I confess that for most of my life I believed that staying here meant I had failed. When the letter in the big envelope arrived from Harvard all those years ago, my mom said, “Your going there isn’t just important for you. It’s important for all of us.” And it was. And it is. But I misunderstood her. I thought she wanted me to be bigger than this place, to learn to live in that other world, whatever that world was, and to create a space for “all of us.” But I think she meant that I had been given an opportunity not many of us get, that this opportunity would give me choices, choices that many young Chicanas did not have, choices that had been denied my parents and grandparents. I think she meant that I could choose to come home.

And so I did. When I was visiting Oaxaca and received news of the fire in my Albuquerque home, I wanted nothing more than to stand on 15th Street looking up at my 2nd floor living room windows, even though I knew I would see sky where my roof had once been. I wanted to lie on the hammock in Henry’s (and now my) backyard and stare up at the Chinese Elms etched against that same sky. I wanted green chile and pinto beans and pocho Spanish.

photo by Henry Rael

It has been nine months since the fire, since the wholesome Red Cross worker handed me vouchers for KMart and Albertson’s, and said, “I’m sorry for your loss.” If I could talk with her again, I would thank her and say, “I am home.”

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Published in: on May 27, 2010 at 11:29 pm  Comments (5)  

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5 CommentsLeave a comment

  1. Beautiful post.

  2. You Are Home, my beautiful daughter.

  3. I truly remember being so happy for you when I heard you were headed to Harvard. Mainly because I grew up with you and was so amazed at your “Smartness”. It’s nice to get on here during a quick break at work to read your magnificant writting ,it takes me to a place that for some reason I feel connected to you or better worded understand where your coming from and actually feel like I myself have been there. Thanks it makes my day.:o)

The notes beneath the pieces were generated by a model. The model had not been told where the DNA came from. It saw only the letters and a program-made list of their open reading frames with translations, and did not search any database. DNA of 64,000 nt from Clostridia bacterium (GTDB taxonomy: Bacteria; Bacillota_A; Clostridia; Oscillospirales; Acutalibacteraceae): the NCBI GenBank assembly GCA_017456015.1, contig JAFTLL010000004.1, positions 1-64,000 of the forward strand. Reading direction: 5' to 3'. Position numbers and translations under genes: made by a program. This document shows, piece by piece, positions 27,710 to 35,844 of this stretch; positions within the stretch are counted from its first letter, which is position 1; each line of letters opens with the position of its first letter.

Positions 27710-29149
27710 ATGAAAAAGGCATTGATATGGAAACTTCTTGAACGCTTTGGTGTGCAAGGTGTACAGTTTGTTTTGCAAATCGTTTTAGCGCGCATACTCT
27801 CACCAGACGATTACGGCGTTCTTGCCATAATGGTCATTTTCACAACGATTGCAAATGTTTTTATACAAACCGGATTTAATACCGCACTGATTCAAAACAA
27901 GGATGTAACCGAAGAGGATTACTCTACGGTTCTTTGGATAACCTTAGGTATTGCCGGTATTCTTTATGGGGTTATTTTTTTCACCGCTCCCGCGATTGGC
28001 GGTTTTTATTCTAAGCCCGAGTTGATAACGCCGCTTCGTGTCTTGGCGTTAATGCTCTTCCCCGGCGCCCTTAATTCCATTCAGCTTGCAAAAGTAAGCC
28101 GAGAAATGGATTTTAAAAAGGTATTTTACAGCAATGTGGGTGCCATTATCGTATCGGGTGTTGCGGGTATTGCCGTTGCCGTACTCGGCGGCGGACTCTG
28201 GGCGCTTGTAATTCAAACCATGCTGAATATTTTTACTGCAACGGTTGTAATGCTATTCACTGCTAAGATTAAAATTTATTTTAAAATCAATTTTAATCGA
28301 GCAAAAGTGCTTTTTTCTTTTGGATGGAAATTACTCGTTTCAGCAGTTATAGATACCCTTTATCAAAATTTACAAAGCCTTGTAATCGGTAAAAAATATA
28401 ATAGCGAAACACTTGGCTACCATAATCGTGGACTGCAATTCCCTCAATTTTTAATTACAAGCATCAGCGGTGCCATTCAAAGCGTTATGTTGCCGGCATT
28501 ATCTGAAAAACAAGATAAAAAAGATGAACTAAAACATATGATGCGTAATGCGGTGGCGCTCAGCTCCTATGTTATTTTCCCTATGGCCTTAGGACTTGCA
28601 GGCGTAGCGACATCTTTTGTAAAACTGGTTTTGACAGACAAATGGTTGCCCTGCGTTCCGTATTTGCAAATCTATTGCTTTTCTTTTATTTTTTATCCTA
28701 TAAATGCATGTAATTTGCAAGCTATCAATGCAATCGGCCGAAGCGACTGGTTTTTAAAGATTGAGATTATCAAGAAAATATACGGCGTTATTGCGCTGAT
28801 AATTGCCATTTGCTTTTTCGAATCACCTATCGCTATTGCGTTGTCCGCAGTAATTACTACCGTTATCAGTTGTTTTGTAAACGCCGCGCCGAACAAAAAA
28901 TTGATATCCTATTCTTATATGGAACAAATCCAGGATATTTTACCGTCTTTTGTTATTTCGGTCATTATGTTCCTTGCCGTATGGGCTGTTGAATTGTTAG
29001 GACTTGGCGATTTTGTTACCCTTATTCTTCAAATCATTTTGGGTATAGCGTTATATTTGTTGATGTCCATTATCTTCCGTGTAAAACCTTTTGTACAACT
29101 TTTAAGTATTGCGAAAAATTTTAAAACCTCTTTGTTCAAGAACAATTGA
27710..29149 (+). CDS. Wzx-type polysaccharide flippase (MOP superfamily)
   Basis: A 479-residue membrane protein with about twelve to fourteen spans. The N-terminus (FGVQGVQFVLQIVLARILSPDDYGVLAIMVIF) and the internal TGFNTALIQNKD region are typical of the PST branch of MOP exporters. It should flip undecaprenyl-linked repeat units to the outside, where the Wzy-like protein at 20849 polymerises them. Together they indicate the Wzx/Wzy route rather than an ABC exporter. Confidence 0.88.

4. Shortly after you left Harvard, while you were in Belize, I joined the Red Cross Disaster Services team in Boston. Though I didn’t realize it at the time, it was an act of healing after the Dunster murder-suicide. I needed to recreate that event in a way I could control: the waking up to screaming, this time a beeper instead of a human voice; the rushing to an emergency, this time prepared, welcomed as useful.

    So many times in the middle of the night, in the worst parts of Boston, I stood on the street or in our box truck, filling in those forms, giving the hotel voucher and number to call in the morning for some more vouchers that couldn’t possibly begin to replace what a family had lost.

    The thing I wanted most deeply then was to make a connection with that other person. I wanted to say, “I know you’re more than a *victim* — we both hate that word. There’s no way I can understand how alone you feel, how empty and vulnerable I would feel without my things, my memories… And I am sorry I don’t get to know your joys and successes, only the pain I see in your eyes.”

    My friend, I am honored to know you as the person beyond the middle-of-the-night disaster. To see your successes and to know that after such a loss you found yourself in a new, very rich home. It’s strange the places our journeys take us and how a single event can change everything we think about what we need, what we want, and where we fit into the bigger picture.

    As always, thank you!

    • Luci, I am honored to know you beyond that awful event in Dunster House, blown away by how you transformed the fear and helplessness you must have felt into grace and accompaniment for those in need. I am thankful that your friendship remains part of my rich home.